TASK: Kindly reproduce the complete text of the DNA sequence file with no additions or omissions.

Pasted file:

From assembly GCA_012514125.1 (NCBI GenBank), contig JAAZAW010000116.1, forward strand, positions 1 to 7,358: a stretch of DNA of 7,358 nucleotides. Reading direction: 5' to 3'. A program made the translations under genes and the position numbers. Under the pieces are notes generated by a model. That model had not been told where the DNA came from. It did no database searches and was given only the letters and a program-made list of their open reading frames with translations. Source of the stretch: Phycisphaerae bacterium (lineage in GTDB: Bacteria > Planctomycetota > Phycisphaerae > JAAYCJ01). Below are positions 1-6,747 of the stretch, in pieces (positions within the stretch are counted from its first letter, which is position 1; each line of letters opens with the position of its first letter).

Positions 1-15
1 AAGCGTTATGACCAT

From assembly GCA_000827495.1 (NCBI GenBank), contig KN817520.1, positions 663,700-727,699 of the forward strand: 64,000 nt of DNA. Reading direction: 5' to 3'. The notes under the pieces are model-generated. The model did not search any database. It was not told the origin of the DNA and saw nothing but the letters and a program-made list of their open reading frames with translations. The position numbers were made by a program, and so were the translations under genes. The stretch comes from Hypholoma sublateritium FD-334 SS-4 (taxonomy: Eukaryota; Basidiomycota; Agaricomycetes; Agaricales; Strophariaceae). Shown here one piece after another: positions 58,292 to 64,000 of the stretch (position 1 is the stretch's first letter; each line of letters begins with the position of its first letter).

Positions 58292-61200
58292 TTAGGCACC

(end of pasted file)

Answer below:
From assembly GCA_012514125.1 (NCBI GenBank), contig JAAZAW010000116.1, forward strand, positions 1 to 7,358: a stretch of DNA of 7,358 nucleotides. Reading direction: 5' to 3'. A program made the translations under genes and the position numbers. Under the pieces are notes generated by a model. That model had not been told where the DNA came from. It did no database searches and was given only the letters and a program-made list of their open reading frames with translations. Source of the stretch: Phycisphaerae bacterium (lineage in GTDB: Bacteria > Planctomycetota > Phycisphaerae > JAAYCJ01). Below are positions 1-6,747 of the stretch, in pieces (positions within the stretch are counted from its first letter, which is position 1; each line of letters opens with the position of its first letter).

Positions 1-15
1 AAGCGTTATGACCAT

From assembly GCA_000827495.1 (NCBI GenBank), contig KN817520.1, positions 663,700-727,699 of the forward strand: 64,000 nt of DNA. Reading direction: 5' to 3'. The notes under the pieces are model-generated. The model did not search any database. It was not told the origin of the DNA and saw nothing but the letters and a program-made list of their open reading frames with translations. The position numbers were made by a program, and so were the translations under genes. The stretch comes from Hypholoma sublateritium FD-334 SS-4 (taxonomy: Eukaryota; Basidiomycota; Agaricomycetes; Agaricales; Strophariaceae). Shown here one piece after another: positions 58,292 to 64,000 of the stretch (position 1 is the stretch's first letter; each line of letters begins with the position of its first letter).

Positions 58292-61200
58292 TTAGGCACC